Six-legged revolution

A new machine tool could save millions for industry. David Fowler explains how

At the end of last month a group of industrialists and researchers applauded the long awaited unveiling of the Variax Hexacenter machine tool at Nottingham University’s Responsive Manufacturing Centre.

Evaluation of the revolutionary six-legged, effectively five-axis machine tool forms a key part of the Rapid Response Aerospace manufacture project, a university/industry research collaboration being carried out under the Innovative Manufacturing Initiative.

The project brings together the Responsive Manufacturing Centre with three divisions of British Aerospace, Rolls-Royce and Shorts as well as Hexacenter designer Giddings & Lewis. Cliff Fowkes, RRAM project manager and chief manufacturing technologist at British Aerospace Dynamics, says the Hexacenter is merely ‘the most glamorous’ aspect of the project.

Equally important, he says, the project is looking at ‘the CAE tools surrounding the Hexacenter’, including simulation and scheduling (looking at techniques beyond MRP). In addition the project covers research into flexible fixturing.

It is looking at how the techniques could apply in aerospace and beyond. BAe Dynamics is interested for its own sake and also because, as a prime contractor, it needs to understand what level of capability it can reasonably expect from its subcontractors.

A key area for the research is how small yet intricate parts can be machined to high tolerances more economically, a keen area of interest in Fowkes’ business. ‘In dynamics, we make geometrically complex parts,’ he says. Tolerances are crucial because in dynamics great emphasis has always been placed on interchangeability of components. This is not the case to the same extent in aircraft manufacture, where, for example, it is still common for a wing skin to be drilled and riveted to the airframe in situ, so that every one is different.

As far as the Hexacenter is concerned, Fowkes says that if it ‘fulfils some of its promise’ then it will be able to remove some of the stages of machining, clamping and repositioning a component. Reducing the number of machining operations from five to two or three would produce ‘significant savings’. Complementary work on fixturing systems is being undertaken at Nottingham’s department of manufacturing engineering to reduce set up times.

‘In aerospace there is incredible investment in jigs and fixtures,’ says Fowkes. If fixturing systems could be made more universal, rather than dedicated to specific components, millions of pounds could be saved.

The university’s Professor Nabil Gindy, says the Hexacenter offers several potential advantages over conventional orthogonal machines (with X, Y, and Z axes at right angles). Essentially, the machining spindle is mounted on a platform supported above the workpiece on six extending legs.

‘The way it is structured allows it to move faster, compared with conventional machine tools where you need to move heavy lumps of metal at great speed, and inertia becomes a limiting factor.

‘There are less sources of error than in a conventional machine. All you need to worry about is controlling the height of the six legs. In an orthogonal machine errors in the different axes can be cumulative.’

Finally, ‘the rigidity of the triangulated structure allows you to do deeper cuts, take more load, and move more accurately while cutting than a conventional machine’.

Whether or not these advantages are realised in practice remains to be seen. Many believe designs more closely related to orthogonal machines will be able to achieve similar levels of accuracy (Technology News, page 36).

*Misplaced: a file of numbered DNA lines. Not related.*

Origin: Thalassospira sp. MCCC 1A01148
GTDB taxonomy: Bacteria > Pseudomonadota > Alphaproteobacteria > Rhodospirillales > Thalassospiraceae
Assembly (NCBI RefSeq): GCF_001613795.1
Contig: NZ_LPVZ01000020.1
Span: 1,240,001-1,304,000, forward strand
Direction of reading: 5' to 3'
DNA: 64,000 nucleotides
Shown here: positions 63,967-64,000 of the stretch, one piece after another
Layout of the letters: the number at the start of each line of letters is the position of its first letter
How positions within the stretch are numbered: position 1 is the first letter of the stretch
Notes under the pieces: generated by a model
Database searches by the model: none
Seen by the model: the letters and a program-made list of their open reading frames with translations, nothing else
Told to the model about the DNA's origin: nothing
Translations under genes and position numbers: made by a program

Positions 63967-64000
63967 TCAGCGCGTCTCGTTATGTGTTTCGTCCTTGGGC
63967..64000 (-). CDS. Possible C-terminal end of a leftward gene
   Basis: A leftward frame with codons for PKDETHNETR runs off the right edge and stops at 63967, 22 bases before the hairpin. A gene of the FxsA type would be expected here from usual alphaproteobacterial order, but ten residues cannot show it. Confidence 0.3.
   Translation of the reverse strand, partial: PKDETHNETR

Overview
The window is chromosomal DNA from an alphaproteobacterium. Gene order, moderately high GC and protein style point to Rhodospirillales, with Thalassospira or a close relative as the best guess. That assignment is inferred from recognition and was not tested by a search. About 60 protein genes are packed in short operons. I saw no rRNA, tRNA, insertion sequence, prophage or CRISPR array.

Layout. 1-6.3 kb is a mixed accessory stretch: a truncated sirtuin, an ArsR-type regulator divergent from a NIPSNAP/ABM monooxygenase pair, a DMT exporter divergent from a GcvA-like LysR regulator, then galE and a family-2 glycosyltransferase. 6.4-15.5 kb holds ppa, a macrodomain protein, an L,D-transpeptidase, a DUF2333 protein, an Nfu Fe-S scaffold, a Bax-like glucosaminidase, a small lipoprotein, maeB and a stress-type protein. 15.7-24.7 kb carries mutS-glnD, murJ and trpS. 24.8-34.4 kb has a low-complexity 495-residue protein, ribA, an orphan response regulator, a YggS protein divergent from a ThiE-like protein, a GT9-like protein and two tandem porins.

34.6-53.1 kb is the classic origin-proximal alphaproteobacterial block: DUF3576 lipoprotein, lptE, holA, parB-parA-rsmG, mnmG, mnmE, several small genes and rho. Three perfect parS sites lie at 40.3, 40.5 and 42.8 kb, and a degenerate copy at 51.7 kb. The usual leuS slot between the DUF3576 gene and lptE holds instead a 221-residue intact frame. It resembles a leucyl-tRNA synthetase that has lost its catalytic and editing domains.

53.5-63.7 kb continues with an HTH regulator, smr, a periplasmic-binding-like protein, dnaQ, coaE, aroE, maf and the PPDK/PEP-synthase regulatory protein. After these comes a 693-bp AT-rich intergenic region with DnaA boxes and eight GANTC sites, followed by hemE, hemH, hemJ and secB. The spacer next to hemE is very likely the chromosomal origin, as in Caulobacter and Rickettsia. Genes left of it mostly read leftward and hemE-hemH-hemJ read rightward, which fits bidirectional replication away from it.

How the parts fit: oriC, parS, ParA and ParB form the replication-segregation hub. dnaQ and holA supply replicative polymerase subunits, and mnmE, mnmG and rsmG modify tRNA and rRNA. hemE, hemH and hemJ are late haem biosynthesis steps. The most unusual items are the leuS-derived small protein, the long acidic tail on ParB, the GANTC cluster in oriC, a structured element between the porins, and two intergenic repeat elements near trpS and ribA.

In principle, hexapod type machines are fairly simple mechanically and could be produced at relatively low cost if accepted by industry.

Control is an issue: an advanced software system is needed to control the six legs simultaneously, with a sophisticated laser feedback system (produced by Renishaw) to measure accurately the length of each leg.

Proving took longer than expected, but Gindy is not surprised. ‘It is like any new development. There was a lot of software to be tested.’

Applications are likely in the die and mould industry to produce complex, sculpted shapes with a good surface finish needing no separate polishing. The machine could also be used for rapid prototyping in the final material.

‘Part of the work we do is aimed at making a tightly integrated CADCAM system in which you can go from the CAM file to simulation straight to the machine as soon as the design is finished,’ says Gindy.

Fowkes hopes one outcome of the project will be to take a step towards eliminating quality inspection – a view some will see as heretical. But he says inspection is ‘a non-value added process. The product is no better after inspection than before. If we can understand the manufacturing process to a high enough degree we could remove inspection.’

The Hexacenter is ‘very rigid, very accurate and very repeatable’, he says. ‘It ought to be able to machine parts with a high confidence level of meeting the required tolerance.’

He admits that ‘the expectations of customers and regulatory bodies would have to be changed’. A high degree of inspection is required in aerospace manufacture under current rules. Fowkes’ view is that ‘in engineering we are used to inspection. But there are some things you can’t measure.’

For example, Royal Ordnance makes rocket motors used once only. Obviously these cannot be tested. ‘Instead their people put energy into process control. If you can control the ingredients and the process, the outcome will be right.’

{{Rapid Response Aerospace Manufacture

PartnersBritish Aerospace AerostructuresBritish Aerospace DefenceBritish Aerospace DynamicsGiddings & LewisRolls-RoyceShort BrothersNottingham University Responsive Manufacturing Centre

SuppliersDeneb RoboticsKistler InstrumentsRandom ComputingRenishawParametric Technologies}}